Mind-Body-Soul: A Holiday Trip to Mexican Pharmacies

| January 25, 2015

fly fishing health healthy fly fisher

fly fishers body mind soul

NOTE – As we embark on this new column about the Mind, Body & Soul of a fly fisher, I think you’ll find the usual lack of order to the topics within the broader topics. Today’s BODY column is about, of all things prescription medications, and a recent border crossing into Mexico.  You just gotta’ love all of Texas (and parts of Mexico).

INTRODUCTION – Did you know there’s a place where you can buy your prescription meds, and they’ll throw in a free Margarita? Neither did I, until I was in the Mexican border town of Nuevo Progreso a couple of days after Christmas. I think tt could’ve been a great drink if it had anything but tequila in it.


When it comes to maintaining a fly fisher’s body, mind and soul; sometimes it’s easier than others. I mean, what would you say if I told you your drug prescriptions in Mexico come with a margarita? Not bad, right?

[ppw id=”91249495″ description=”Affordable Mexican Prescriptions” price=”.10″]

Crossing over the bridge at Nuevo Progreso, I recognized everything as if I was just there yesterday. Nothing much changes when it comes to Mexican-American infrastructure it seems. We had just delivered my 95-year-old Grandma back to her home in Weslaco, and made it across just before the sun set.

No matter what, the body of a fly fisher takes more of a beating than the body of a golfer. Golfing, as a relatively fair sport comparison, hardly takes a toll in lives-per-year compared to fly fishing. We’ve been known to fall, hit our heads and drown. Sport fishermen are lost at sea, stung, stabbed by stingrays, bitten by fish, cut, bruised and scraped.

I’ve seen my share of minor injuries, and I have had a few too. I’ve been tossed to the bottom of a few boats, fallen on a few boulders, and backpacked out a few deep blisters. Not exactly a record requiring a 911 call, but my preparations for destinations always include preparation for medical maladies.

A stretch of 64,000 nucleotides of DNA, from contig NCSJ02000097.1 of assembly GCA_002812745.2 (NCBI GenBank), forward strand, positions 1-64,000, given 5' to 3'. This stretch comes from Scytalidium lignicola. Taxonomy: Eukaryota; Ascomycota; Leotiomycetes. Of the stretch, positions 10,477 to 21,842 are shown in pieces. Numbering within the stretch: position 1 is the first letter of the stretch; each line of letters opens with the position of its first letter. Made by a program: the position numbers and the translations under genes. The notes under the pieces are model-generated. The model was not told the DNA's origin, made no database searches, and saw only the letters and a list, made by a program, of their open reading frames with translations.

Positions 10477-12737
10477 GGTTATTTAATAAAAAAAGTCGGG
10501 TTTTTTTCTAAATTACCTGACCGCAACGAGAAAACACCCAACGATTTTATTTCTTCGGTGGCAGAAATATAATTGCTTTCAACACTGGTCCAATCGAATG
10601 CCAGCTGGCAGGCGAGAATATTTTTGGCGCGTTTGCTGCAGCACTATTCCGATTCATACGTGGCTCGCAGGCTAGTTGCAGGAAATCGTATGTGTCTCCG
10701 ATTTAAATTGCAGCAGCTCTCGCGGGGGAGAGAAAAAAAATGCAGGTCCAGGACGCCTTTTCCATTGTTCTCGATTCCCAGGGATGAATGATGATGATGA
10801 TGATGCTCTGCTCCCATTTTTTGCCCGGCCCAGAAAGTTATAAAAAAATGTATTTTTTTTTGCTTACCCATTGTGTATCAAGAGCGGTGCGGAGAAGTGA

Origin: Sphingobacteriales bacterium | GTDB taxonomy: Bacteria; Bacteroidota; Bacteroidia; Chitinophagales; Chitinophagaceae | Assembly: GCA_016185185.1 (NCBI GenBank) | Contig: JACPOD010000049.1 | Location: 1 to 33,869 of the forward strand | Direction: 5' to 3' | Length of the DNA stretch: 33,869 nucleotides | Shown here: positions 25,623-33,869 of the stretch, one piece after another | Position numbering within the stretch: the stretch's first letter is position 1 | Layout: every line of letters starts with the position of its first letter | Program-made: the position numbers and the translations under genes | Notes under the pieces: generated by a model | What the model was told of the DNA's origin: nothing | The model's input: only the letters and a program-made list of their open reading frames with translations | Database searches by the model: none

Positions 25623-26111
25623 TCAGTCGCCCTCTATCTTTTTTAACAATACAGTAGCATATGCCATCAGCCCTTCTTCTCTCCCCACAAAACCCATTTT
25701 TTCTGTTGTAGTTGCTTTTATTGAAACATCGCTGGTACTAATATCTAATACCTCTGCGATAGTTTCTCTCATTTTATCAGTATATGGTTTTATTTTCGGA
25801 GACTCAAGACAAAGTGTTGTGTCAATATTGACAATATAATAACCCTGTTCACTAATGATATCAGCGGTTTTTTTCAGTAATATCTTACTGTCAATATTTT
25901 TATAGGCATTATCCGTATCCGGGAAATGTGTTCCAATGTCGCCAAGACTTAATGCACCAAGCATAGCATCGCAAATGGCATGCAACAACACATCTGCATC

So it’s no wonder I was a bit curious about the prescription medications intended to relieve pain and relax muscles, drugs my golfing Dad classified as “wonder drugs” that keep him playing a few times a week, at 76-years-old. What we found was Caridoxen.

But what I really found was a dose of the reality of the absurdity of drug pricing in the United States. Keep in mind these are the same prescription drugs, selling under the same names, we use in the USA. And the market in the Mexican border towns is huge, fueled by winter visitors, obviously of a more aged demographic, who cross over (business is back and it’s good despite past border violence) by the thousands to purchase drugs for themselves, their families and friends back home – wherever home is.

What the flood of gringos find is drugs at 50-90% less than USA prices. The more “recreational” prescriptions like Viagra™ are hot sellers, and I am guessing a number one seller (remember the demographics). However, we even picked up an acne medication (selling in the USA at $40. for 30 pills) for $8.dollars for 100 pills. That’s just one example.

Don’t let me mislead you; this legal drug trade has been going on for decades, and there’s no tax on bringing them back across, and only a few limitations. All the people working the pharmacies speak english, and if you visit a pharmacy that happens to be inside a “mall” with other stores, you can also get a little something extra.

As we were checking out, my Dad obviously established a long relationship with the pharmacia, and everyone working there. He asked the guy behind the register for “dos” and the guy flashed two fingers over across the way to an open restaurant (think indoor cafe), and by the time we walked out the glass doors into the commons area, the blender was running. Poured up in clear plastic cups, we exchanged a few words with the bartender, and walked out onto the Progreso streets.

As we made our way back to the car, the streets were thinning out. The older winter visitors were gone, as if their curfew was up. The next crowd, much younger, was taking over the streets. No shoe shines, and no street vendors; their money crowd was gone, and the younger audience wasn’t interested in what they were selling.

END NOTE – I am known as pretty firmly anti drug when it comes to aspirin, or anything else – even antacid pills and such. However, if I found myself on a long trip, and in pain from paddling a kayak, a fall, or other strenuous activities, I certainly would take, and have taken, a Caridoxen to keep going.


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Category: Body-Mind-Soul, Eating and Drinking, Life Observed, Writing

About the Author ()

https://www.shannondrawe.com is where to find my other day job. I write and photograph fish stories professionally, and for free here! Journalist by training. This site is for telling true fishing news stories, unless otherwise noted.

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